10. 10. Key external factors Weight Rating Weighted Score Opportunities Growing population in emerging economies 0.13 1 0.13 ''Gina Krog'' offshore oil field development 0.06 4 0.24 Increase in gas demand 0.08 3 0.24 Other forms of energy 0.05 4 0.20 Acreage on the Norwegian continental shelf 0.07 3 0.21 Partnership with U.K and Germany 0.05 3 0.15 Planned oil terminal at Veidnes making Northern Norway a strong petroleum margin 0.04 2 0.08 Easy access to capital market due to Brand name 0.02 2 0.04 Threats Fishery and environmental organizations 0.06 1 0.06 Tight fiscal conditions 0.11 1 0.11 Rival competition 0.03 3 0.09 Instability in oil prices 0.11 3 0.33 Delayed projects in Arctic Barrel sea 0.05 2 0.10 Global social instability 0.07 1 0.07 Total 1.00 2,05 How is our macro-environment?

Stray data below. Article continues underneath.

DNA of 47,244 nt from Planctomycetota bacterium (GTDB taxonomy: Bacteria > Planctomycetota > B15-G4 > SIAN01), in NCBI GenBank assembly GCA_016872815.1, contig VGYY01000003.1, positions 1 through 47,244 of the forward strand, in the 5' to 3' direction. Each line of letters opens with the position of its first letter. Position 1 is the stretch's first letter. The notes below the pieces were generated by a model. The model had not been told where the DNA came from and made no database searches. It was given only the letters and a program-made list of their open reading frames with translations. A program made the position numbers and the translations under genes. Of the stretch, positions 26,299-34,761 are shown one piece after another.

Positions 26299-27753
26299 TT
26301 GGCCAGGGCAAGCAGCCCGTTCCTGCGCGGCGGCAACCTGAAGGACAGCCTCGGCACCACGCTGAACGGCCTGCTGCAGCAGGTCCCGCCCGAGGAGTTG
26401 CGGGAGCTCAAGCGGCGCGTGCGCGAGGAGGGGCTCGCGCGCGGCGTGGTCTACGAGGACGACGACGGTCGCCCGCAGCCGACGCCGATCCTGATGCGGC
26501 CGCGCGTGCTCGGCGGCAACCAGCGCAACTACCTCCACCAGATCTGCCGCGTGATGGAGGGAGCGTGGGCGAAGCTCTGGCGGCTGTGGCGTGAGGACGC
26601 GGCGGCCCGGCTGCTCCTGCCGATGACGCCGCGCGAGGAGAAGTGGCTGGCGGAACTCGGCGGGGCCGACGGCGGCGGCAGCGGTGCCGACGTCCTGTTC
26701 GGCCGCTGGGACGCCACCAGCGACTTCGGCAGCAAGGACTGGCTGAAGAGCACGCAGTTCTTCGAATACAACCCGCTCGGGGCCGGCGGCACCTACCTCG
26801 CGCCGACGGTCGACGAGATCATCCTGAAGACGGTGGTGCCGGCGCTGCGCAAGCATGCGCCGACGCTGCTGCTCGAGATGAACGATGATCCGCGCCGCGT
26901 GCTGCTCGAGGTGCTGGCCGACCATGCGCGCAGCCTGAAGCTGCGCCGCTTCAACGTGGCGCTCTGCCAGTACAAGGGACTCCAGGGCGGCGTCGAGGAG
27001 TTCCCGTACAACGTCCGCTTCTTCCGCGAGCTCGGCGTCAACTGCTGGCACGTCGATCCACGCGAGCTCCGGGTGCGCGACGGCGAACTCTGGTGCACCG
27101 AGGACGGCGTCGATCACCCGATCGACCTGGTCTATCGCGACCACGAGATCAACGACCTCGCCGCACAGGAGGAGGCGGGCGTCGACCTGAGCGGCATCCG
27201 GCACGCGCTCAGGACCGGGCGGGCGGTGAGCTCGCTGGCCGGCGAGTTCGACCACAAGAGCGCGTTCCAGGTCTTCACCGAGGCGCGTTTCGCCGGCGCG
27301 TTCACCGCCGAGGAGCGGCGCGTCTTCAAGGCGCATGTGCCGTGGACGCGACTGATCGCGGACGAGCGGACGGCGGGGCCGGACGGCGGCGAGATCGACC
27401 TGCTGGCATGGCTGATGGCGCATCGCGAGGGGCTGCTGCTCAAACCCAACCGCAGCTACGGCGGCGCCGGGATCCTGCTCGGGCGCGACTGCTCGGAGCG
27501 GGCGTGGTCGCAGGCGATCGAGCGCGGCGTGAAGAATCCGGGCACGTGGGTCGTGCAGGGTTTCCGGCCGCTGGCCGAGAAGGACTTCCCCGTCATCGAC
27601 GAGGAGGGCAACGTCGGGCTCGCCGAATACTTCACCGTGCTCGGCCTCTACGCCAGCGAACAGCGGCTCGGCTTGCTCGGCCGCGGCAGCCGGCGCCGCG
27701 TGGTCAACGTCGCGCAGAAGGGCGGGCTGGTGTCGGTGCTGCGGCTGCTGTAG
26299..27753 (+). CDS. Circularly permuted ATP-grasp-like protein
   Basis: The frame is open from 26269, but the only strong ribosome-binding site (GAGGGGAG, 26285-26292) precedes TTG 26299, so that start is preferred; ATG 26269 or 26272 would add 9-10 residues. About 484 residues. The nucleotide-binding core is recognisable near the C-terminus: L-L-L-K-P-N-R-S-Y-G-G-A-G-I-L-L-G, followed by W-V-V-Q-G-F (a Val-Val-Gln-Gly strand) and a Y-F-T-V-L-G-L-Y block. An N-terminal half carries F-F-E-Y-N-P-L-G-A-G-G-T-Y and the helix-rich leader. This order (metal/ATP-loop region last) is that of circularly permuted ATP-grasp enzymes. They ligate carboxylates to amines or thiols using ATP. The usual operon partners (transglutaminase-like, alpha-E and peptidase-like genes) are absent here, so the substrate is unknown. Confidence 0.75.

11. 11. Liquidity / Financial Health 2010 2011 2012 2013 Current Ratio 1.09 1.16 1.12 1.43 Quick Ratio 0.87 0.92 0.93 1.22 Financial Leverage 2.93 2.76 2.46 2.49  Ratio < 1 company unable to pay  Leverage is the amount of debt used to finance a firm's assets CONCLUSION 1. Current & Quick Ratio increased – easy to pay back its liabilities. 2. Financial Leverage stable – good position in transactions - a continues investment.
  12. 12. Growth 2011 2012 2013 Total Revenues 670.0 722.0 637.4 Net Operating Income 211.8 206.6 155.5 Net Income 78.4 69.5 39.2 25% 75% Net Income Taxes
  13. 13. Year 2013 73% 27% Norway International 54% 46% Net Operation Income Expenses
  14. 14. Year 2013 2% 98% Net Operating Income Expenses
  15. 15. Year 2013 88% 8% 3% 1% Upstream Downstream Fuel & Retail Other